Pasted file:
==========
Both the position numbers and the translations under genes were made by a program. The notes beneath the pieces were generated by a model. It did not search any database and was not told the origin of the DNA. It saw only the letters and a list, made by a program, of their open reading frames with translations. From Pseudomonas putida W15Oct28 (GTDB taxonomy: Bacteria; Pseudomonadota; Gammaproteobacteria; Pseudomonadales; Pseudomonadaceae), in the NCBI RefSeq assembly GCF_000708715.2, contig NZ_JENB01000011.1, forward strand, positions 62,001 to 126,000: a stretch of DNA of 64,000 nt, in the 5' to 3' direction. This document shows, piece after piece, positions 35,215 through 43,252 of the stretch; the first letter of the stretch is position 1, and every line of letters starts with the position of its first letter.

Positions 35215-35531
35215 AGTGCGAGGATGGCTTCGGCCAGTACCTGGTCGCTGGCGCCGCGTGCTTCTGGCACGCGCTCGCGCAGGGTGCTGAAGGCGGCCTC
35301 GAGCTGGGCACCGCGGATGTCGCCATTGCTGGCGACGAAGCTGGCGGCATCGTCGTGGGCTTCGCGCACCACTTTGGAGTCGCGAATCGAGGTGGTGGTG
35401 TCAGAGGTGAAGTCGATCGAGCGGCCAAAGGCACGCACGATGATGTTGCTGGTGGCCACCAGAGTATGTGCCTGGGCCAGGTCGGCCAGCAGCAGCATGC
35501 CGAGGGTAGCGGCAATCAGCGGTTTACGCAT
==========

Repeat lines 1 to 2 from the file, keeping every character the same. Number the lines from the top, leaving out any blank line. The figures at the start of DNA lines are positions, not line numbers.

Both the position numbers and the translations under genes were made by a program. The notes beneath the pieces were generated by a model. It did not search any database and was not told the origin of the DNA. It saw only the letters and a list, made by a program, of their open reading frames with translations. From Pseudomonas putida W15Oct28 (GTDB taxonomy: Bacteria; Pseudomonadota; Gammaproteobacteria; Pseudomonadales; Pseudomonadaceae), in the NCBI RefSeq assembly GCF_000708715.2, contig NZ_JENB01000011.1, forward strand, positions 62,001 to 126,000: a stretch of DNA of 64,000 nt, in the 5' to 3' direction. This document shows, piece after piece, positions 35,215 through 43,252 of the stretch; the first letter of the stretch is position 1, and every line of letters starts with the position of its first letter.

Positions 35215-35531